And, a necessary comment regarding Ponce de Leon Health and other purveyors of life extension elixirs:

You're gonna die..there is compelling evidence that none of us will make it past ~120 years of age.   

ADDENDUM... added 9/1/2022 Apologies for spacing out for almost two years.... I took 300 mg capsules of alpha-ketoglutarate with breakfast for one week in early Nov. 2020. It caused acid reflux and increasing hand arthritis over the week. Both side effects vanished after a week off the supplement. I had observed the hand arthritis side effect also in my resveratrol experiment.

Tuesday, October 13, 2020

Can podcasts make us happy?

Alexandra Schwartz offers some comments on two positive psychology podcasts that take a quantitative view of the quest to be happy. I suggest you read the whole article in the New Yorker. Here are a few clips:
...There are well-being podcasts galore, but the ones that seemed most worthy of consideration for limited listening time are hosted by psychologists and neuroscientists who have professional purchase on the subject.
Laurie Santos, the host of “The Happiness Lab,” podcast which is produced by Pushkin, is an upbeat Yale psychologist whose course Psychology and the Good Life is the most popular class in the college’s three-hundred-year history...One reason for such popularity is obvious: like the rest of us, but more so, undergrads are under-rested and overworked, and need help making their lives more of a joy and less of a misery. Another reason becomes clear when you listen to the podcast: the class is a gut.
The Science of Happiness” is hosted by Dacher Keltner, a psychologist who runs Berkeley’s Greater Good Science Center, which co-produces his podcast with PRX. The show, currently in its sixth season, is straightforward about its self-help proposition; episodes have alluring titles like “Do You Want to Be More Patient?” and “How to Love People You Don’t Like.”
Listeners seem to enjoy these podcasts. Their iTunes ratings are high. They have similar strong points; both hosts are accomplished and likable, and you tend to learn a little something, even if you already knew it. (You probably understood that too much of a good thing reduces your pleasure in it; now you can call that the “hedonic treadmill.”) And they have similar flaws. The main one, I’m sorry to say, is that they are boring. An oddity of the scientific approach to happiness is that it can seem, to the laypeople among us, to be reinventing a wheel that has been turned, for thousands of years, by the world’s great religions, philosophers, novelists, and poets. Santos recognizes this; the show is currently in a “mini-season” that deals with thinkers such as Aristotle, Plato, Epictetus, and the Buddha.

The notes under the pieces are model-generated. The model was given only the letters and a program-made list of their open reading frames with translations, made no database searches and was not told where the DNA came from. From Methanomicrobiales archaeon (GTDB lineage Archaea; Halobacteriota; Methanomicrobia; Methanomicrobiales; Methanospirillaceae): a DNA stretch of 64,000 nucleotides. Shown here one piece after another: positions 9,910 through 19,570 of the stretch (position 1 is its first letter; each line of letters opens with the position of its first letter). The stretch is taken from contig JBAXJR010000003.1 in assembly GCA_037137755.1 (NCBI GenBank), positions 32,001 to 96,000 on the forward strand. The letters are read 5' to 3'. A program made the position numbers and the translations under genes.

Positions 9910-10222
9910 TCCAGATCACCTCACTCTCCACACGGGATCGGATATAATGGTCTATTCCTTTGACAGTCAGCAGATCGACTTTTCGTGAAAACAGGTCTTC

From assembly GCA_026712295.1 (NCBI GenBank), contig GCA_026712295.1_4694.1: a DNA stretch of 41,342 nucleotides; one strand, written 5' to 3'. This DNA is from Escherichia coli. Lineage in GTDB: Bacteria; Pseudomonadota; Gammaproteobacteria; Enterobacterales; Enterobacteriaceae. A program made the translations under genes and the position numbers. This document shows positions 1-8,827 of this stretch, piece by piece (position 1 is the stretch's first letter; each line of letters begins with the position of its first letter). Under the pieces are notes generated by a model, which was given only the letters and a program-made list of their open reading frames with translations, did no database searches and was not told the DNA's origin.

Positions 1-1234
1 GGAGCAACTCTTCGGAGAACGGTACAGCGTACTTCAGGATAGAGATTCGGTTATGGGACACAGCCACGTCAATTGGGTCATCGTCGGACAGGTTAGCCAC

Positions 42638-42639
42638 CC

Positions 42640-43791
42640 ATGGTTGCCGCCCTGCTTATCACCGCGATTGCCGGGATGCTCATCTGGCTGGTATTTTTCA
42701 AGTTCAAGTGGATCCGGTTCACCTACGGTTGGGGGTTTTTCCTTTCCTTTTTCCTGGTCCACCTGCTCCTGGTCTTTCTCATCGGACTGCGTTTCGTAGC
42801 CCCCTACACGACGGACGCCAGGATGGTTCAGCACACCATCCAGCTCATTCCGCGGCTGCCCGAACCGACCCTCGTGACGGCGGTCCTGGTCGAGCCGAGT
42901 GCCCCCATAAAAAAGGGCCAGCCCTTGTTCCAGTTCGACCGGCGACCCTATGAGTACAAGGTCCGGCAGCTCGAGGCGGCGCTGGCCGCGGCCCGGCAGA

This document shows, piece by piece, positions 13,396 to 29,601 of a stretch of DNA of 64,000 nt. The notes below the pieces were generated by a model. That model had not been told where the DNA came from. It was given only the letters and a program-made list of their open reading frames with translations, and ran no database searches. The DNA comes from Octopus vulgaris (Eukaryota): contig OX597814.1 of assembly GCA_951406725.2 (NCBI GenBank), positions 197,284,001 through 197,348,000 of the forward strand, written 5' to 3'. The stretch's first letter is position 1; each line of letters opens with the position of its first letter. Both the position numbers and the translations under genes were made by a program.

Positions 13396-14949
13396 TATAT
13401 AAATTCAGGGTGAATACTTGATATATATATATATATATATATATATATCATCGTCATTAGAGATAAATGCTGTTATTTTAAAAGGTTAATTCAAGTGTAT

Her points about becoming habituated to and bored by a particular presentation regime mirror my own experience with the two instructional apps I have reviewed on MindBlog, Waking Up, and Healthy Minds.

Monday, October 12, 2020

Our looming societal bereavement.

Some ramblings prompted by reading Andrew Sullivan't Weekly Dish piece "Dreaming of a Landslide" : 

As eager as I am to see Trump lose the presidential election, I realize I will have withdrawal symptoms - feel an emptiness from the loss of the constant entertainment provided by the media's obsessive focus on the attention grabbing orange clown's reality show. I will miss the horrified fascination I felt each time my prediction that 'surely it can't get any worse than this' was yet again proved wrong. 

One thing we can be very sure of is that a Biden presidency is going to be majorly boring in comparison. Extreme behaviors and political positions grab our attention, competent, sane, non-ideological problem solving does not. Polarization pays, driving the media quest for incendiary content that increases clicks What might rise as our new shiny object, our new circus? Schadenfreude over the tyrant's fall may suffice for awhile, but maybe people will finally fatigue from the divisiveness and decide to just get along with each other. 

Some rearranged clips illustrating conservative Andrew Sullivan's sentiments:

...a landslide is the only thing that can possibly, finally break the far right fever that has destroyed the GOP as a legitimate right-of-center political party, and turned it into a paranoid, media-driven, fact-free festival of fear and animus...A thumping defeat of the president, a serious shellacking, could help remove the tarnished toxicity of Trump from an agenda that, under younger leadership, could spawn a new, multicultural right-of-center majority...a reformist conservatism would seek to “level up” a society wracked by hyper-global capitalism...move toward defending the unskilled, protecting working families, guarding entitlements, resisting urban wokeness, checking free trade absolutism, restraining overseas intervention, and curtailing mass immigration.

Friday, October 09, 2020

Partisan polarization about voting by mail during the pandemic

From Lockhart et al., surveys illustrating another depressing feature of our times....